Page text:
Playing with your camera will help you learn all of its functions and all the possibilities available to you. It is also important to learn your cameras limitations, which generally comes from research and time spent with the camera. You might find with time that limitations can be used to work for you, and not just against you.

If you are working with a point-and-shoot camera, which has a single lens that is built into the camera it you will likely soon notice that when shooting something in the distance, you have a limitation as to how close you can zoom in on a subject. This same limitation can be overcome with a digital SLR (single-lens reflex) camera by simply changing to a longer zoom lens. Buying separate lenses for a digital SLR camera can quickly become an investment, however, so it is best to really think about what your needs are and how much you are willing to spend.

All cameras can be used much more effectively with the additional support of a tripod, monopod, or beanbag. Though sometimes camera support can be improvised in the field, it can be very helpful to have these additional tools for support. Tripods and monopods can give dramatically sharper images under a variety of conditions.

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TAKING PHOTOS PART II: Nature Photography for Beginners

Knowing Your Subject

In the art of nature photography for beginners, knowing your subject is of great importance. Whether you are intending to shoot pictures of flowers or frogs, ants or elephants, it is vital you know some basic information about them.

  • For instance, with flowers you will want to seek them out when they are in bloom and look for them where they like to grow.

  • If animals are more your interest, know where they might live, what they like to eat and what time of day they are likely to be active is a good starting point.

  • If you are intending to photograph more dangerous animals in the wild, such as bears, moose, alligators, rhinos or lions it is better if you do so with an experienced woodsman or wildlife guide.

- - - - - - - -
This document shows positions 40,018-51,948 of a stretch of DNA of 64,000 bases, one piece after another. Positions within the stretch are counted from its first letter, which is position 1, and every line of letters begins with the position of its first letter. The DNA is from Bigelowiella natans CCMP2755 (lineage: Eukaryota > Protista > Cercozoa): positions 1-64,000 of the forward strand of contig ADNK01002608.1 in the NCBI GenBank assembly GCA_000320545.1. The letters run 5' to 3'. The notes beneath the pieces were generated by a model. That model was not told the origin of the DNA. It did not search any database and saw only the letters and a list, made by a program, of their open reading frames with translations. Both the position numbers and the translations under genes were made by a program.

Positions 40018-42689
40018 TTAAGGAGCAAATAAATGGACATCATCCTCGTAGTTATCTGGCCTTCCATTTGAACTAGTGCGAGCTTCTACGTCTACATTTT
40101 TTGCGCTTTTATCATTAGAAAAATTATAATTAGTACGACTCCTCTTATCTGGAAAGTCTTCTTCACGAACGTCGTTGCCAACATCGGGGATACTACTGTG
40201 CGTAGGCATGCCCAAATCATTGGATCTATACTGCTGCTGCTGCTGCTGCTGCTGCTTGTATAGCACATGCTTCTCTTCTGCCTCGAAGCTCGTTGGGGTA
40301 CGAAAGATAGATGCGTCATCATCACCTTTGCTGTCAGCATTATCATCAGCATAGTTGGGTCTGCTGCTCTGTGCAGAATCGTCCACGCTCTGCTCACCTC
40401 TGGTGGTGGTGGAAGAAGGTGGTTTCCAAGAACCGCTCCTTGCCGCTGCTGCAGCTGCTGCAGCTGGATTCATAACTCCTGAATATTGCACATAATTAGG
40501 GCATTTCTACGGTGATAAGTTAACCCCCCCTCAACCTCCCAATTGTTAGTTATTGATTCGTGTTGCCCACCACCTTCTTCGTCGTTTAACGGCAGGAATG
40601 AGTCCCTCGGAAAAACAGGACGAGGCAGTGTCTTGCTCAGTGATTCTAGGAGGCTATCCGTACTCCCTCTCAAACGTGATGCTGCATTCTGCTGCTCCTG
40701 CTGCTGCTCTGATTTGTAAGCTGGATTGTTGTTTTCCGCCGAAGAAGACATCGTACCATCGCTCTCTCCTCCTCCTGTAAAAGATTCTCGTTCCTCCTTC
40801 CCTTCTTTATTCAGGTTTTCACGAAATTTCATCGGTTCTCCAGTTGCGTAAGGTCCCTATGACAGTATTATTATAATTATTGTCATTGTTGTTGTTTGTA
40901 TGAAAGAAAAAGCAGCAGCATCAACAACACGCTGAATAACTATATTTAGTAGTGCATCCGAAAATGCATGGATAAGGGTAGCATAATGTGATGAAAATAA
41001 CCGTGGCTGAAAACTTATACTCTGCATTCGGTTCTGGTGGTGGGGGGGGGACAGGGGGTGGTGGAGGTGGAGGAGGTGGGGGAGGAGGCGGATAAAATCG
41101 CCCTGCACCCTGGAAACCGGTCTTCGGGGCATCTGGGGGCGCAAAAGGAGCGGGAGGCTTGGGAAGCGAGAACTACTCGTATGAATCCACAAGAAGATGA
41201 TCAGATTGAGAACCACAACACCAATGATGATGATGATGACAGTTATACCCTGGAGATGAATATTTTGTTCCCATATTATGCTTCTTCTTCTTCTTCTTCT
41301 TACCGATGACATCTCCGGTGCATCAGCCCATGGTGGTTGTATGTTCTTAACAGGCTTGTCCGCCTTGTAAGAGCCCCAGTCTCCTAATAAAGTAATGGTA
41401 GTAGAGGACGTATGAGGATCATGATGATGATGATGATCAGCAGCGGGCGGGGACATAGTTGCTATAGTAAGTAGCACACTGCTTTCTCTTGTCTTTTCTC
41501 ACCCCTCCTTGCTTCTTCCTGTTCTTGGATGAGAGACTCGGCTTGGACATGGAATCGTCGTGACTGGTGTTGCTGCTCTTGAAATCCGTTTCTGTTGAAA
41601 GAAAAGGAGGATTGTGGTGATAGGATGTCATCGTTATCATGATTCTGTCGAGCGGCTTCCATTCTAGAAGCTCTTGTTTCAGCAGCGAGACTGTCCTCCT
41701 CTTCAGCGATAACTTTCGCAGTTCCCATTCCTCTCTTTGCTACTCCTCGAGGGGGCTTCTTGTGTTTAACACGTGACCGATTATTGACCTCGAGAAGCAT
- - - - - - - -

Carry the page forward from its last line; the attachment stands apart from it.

It might be a surprise to you, but good photographers might actually spend a great deal of time reading about their intended subjects before they go out and try to photograph them. Some spend more time at their local library or online doing research, than they do in the field actually taking pictures.

TAKING PHOTOS PART III: Nature Photography for Beginners

Reading the Light

Photography really comes down to the simple act of capturing light. Seeing and understanding how that light can used and captured photographically is really an art form in itself. Some of the most masterful photographers of all time, such as Edward E. Curtis or Ansel Adams, were extremely skilled in using light to make their subjects stand out clearly. Here are just some of the many ways of looking at the use of light in nature photography for beginners:

  • Light and shadow: when you look at a subject, notice only the light and shadow. What shapes do you see?

  • Light behind the subject: is the background behind the subject dark or light? What about if you change your angle relative to the subject?

  • If the subject is an animal, is there light in the eye? Or shadow?

  • Does the light in the image add to or take away from the subject?

  • Come back to the most basic questions, like: what do you want to capture in this photo?